Leave No Ape Behind

Though he spends much of his time on issues related to his chairmanship of the House Education and Labor Committee, Rep. George Miller, D-Martinez, made time today for members of our wider evolutionary family: gorillas, chimpanzees, orangutans, bonobos, and other great apes.

The House Natural Resources Committee’s Subcommittee on Insular Affairs, Oceans and Wildlife held a hearing on Miller’s H.R. 4416, the Great Ape Conservation Reauthorization Amendments Act of 2010, which would reauthorize federal aid to help conserve great ape populations around the world.

“Great apes are our closest non-human relatives on the planet, but the threats they face from people are all too real,” Miller said in a news release. “We have seen the devastation of wild primate populations throughout Africa and Asia. Since the authorization of my great ape bill ten years ago, our relatively small federal investment has been matched by significant local and private funding, boosting efforts to save gorillas and other great apes. We must reauthorize the program to enable these successful programs to flourish.”

Miller authored the original law in 2000 to provide federal funding through the U.S. Fish and Wildlife Service for international great ape habitat conservation efforts, mostly in Africa and Asia. The FWS awarded more than $4.2 million to 59 projects in 2009, leveraging $4.9 million more from other organizations.

great apesToday’s hearing included testimony supporting the legislation from Obama Administration officials and conservation groups. Interior Department Deputy Assistant Secretary Jane Lyder called Miller’s past and present bills “an excellent example of how to produce focused and efficient means to support the conservation of species that are ecologically important and aesthetically invaluable to the American public and people around the world.”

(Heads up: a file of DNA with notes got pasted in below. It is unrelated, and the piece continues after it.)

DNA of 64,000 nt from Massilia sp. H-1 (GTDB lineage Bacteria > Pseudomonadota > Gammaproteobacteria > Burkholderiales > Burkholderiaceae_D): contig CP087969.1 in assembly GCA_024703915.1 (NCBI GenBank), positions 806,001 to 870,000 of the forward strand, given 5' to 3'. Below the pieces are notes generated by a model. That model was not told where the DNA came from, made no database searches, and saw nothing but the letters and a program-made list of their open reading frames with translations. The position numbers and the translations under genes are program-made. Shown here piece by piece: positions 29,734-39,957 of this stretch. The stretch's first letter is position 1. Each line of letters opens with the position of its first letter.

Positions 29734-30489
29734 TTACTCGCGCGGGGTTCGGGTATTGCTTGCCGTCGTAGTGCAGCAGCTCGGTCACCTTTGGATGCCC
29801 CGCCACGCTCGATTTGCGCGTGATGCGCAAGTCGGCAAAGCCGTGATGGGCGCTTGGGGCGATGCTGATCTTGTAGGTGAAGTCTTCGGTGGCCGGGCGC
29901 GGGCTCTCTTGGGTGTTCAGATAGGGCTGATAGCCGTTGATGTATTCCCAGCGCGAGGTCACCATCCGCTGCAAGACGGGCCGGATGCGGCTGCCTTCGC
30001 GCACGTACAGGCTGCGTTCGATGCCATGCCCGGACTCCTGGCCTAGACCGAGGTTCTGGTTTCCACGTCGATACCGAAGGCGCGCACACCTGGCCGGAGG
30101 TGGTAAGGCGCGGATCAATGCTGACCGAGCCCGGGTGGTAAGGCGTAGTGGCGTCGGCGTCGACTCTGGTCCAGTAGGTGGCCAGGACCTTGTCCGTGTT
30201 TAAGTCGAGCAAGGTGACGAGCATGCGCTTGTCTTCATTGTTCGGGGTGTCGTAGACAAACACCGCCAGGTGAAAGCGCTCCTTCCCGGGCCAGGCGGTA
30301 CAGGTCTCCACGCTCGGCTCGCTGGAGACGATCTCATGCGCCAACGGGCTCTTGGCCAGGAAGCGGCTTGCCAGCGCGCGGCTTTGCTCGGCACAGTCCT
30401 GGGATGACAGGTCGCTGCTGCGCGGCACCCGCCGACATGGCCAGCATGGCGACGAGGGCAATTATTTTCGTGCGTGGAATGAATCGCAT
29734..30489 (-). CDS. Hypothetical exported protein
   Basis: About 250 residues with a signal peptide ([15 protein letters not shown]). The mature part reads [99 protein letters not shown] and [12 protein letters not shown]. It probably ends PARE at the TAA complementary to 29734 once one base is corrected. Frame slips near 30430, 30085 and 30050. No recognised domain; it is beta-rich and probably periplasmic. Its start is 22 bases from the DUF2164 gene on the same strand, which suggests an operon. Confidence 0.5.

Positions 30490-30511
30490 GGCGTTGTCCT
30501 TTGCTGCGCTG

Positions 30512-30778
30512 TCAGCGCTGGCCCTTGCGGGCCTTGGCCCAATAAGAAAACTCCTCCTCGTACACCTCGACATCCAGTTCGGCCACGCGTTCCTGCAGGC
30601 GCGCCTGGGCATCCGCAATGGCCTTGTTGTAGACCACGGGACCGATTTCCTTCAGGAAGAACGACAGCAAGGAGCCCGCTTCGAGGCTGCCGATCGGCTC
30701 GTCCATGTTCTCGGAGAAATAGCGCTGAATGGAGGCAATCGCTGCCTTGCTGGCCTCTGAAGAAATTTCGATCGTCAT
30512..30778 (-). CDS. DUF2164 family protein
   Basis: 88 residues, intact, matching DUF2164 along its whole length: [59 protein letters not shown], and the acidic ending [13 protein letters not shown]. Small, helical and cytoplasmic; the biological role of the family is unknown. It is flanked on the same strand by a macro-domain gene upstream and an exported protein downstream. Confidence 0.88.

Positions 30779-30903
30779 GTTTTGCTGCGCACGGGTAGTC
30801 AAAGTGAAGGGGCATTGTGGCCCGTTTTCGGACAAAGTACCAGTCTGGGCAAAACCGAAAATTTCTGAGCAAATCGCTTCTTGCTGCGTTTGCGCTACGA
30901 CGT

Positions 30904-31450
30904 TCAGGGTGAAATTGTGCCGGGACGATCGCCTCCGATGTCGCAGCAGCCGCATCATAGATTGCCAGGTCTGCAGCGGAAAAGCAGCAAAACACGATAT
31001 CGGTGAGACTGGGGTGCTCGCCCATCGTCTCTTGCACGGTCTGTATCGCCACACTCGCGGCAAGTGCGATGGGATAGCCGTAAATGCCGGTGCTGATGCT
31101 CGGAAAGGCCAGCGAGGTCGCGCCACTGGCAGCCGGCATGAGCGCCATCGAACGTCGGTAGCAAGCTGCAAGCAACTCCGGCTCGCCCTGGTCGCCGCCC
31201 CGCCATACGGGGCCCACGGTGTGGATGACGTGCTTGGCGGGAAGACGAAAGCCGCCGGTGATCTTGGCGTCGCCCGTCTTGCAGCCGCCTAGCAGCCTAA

Miller’s office says he intends to meet next month with world-renowned primatologist and conservationist Jane Goodall to discuss the status of great apes around the world.

OK, so, $4.2 million for ape conservation; discuss.

Josh Richman

Josh Richman covers state and national politics for the Bay Area News Group. A New York City native, he earned a bachelor’s degree in journalism from the University of Missouri and reported for the Express-Times of Easton, Pa. for five years before coming to the Oakland Tribune and ANG Newspapers in 1997. He is a frequent guest on KQED Channel 9’s “This Week in Northern California;” a proud father; an Eagle Scout; a somewhat skilled player of low-stakes poker; a rather good cook; a firm believer in the use of semicolons; and an unabashed political junkie who will never, EVER seek elected office.

  • RR, Uninvited Columnist

    I knew it! Miller, one of the higher apes in the monkey House, is rewarding his simian supporters.